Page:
Animation History
April 15, 2013 posted by Jerry Beck

Walt Disney’s “Donald and The Wheel” (1961)


donald_wheel_comicAs Jim Korkis informed us last month, Walt Disney found great success with non-theatrical educational films, especially ones that could double as theatrical featuettes and eventual fodder for The Wonderful World of Color. Disney was already using Donald Duck in a group of educational (or “edu-tainment”) subjects for several years (including the classic Donald In Mathmagicland) by the time Donald and the Wheel made it theatrical debut (6/21/61 on the bill with The Parent Trap).

Donald and the Wheel is more ambitious (and entertaining) than it needs to be – but I guess that’s what makes it a Disney short. What’s most interesting about it is its use of live action. The film is narrated by two ghostly live action silhouettes representing “The Spirits of Progress Sr. and Jr.” (voiced by Thurl Ravencroft and Mel Leven). There is an interesting experimental use of xerography using live action cars when Donald’s on the freeway at the 8-minute mark, plus the use of some X. Atencio (uncredited) stop motion miniature wheel devices (at 10:52). Caveman Donald is also shown interacting with live figures – a throw back to The Three Caballeros as he goes ga-ga for a miniature live action ballerina.


It must have been hard for the publicity department to market a Donald Duck short that wasn’t a gag-filled short cartoon, and that featured Donald (for the most-part) as a caveman. The press book (below, click thumbnails to enlarge) plays up the special effects – and fact that the film uses “the revolutionary Xerox and Sodium Screen Processes together for the first time”.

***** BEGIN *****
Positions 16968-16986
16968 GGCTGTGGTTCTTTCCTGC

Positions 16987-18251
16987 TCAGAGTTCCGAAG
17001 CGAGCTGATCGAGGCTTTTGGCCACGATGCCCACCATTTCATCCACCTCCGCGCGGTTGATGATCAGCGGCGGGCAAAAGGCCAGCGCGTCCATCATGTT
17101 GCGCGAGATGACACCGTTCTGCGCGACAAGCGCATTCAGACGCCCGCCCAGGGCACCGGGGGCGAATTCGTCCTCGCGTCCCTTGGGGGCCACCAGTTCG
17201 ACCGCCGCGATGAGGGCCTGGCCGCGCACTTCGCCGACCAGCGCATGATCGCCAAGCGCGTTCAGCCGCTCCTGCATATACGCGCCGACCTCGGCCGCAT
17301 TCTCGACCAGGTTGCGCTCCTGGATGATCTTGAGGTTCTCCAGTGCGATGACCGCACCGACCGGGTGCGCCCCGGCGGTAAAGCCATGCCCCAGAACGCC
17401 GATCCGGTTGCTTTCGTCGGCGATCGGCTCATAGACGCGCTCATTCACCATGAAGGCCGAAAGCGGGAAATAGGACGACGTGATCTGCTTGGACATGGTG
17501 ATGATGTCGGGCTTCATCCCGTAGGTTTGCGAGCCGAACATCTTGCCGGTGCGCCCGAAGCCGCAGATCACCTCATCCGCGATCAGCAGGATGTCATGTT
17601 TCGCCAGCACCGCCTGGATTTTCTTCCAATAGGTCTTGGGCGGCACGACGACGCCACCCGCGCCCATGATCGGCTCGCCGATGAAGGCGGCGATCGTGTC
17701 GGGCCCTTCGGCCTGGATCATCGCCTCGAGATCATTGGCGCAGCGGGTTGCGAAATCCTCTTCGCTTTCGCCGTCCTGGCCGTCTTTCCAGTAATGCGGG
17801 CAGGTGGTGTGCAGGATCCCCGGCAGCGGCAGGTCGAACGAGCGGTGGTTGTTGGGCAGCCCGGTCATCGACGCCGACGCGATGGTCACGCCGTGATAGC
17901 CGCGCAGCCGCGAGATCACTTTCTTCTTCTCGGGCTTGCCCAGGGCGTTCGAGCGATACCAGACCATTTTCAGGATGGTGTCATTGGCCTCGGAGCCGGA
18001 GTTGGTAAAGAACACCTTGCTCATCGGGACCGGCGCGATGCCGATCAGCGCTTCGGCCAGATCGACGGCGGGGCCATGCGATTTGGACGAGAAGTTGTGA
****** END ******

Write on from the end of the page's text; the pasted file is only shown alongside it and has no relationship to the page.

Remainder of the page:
donaldwheel-1 donaldwheel-2 donaldwheel-3 donaldwheel-4

I recall seeing this on the Disney Sunday night show as a child, shaking my head trying to understand it. Now I revel in it’s oddness. A strange film, but strangely entertaining.


  • All of the Donald Duck educational films were quite strange really, but nether the less some how entertaining.

  • This was an excellent film with scenes that kept showing up in other Donald shows on the Wonderful World of Color on NBC. This film not only was shown in toto on the TV series, it was half of the first show screened on that series. The other half of that first hour was the introduction of Ludwig Von Drake explaining color television to the viewers.

  • I heard that this short and “The Litterbug” was shown on the same bill as “The Parent Trap”.

  • The first “Wonderful World of Color” episode, aired September 24, 1961, was “An Adventure in Color/Mathmagicland,” and featured “Donald in Mathmagicland” (1959), not “Donald and the Wheel” (theatrical release June 21, 1961).

  • stupid me, I wasn’t paying attention. I was wrote about “Donald in Mathmagicland” and didn’t realize till after I submitted it that it was about “Donald and the Wheel.”

    “Donald and the Wheel” I saw for the first time in a theater. It played with Cliff Robertson in “PT 109.” Also on the bill was “Windwagon Smith.” I was in heaven as a kid.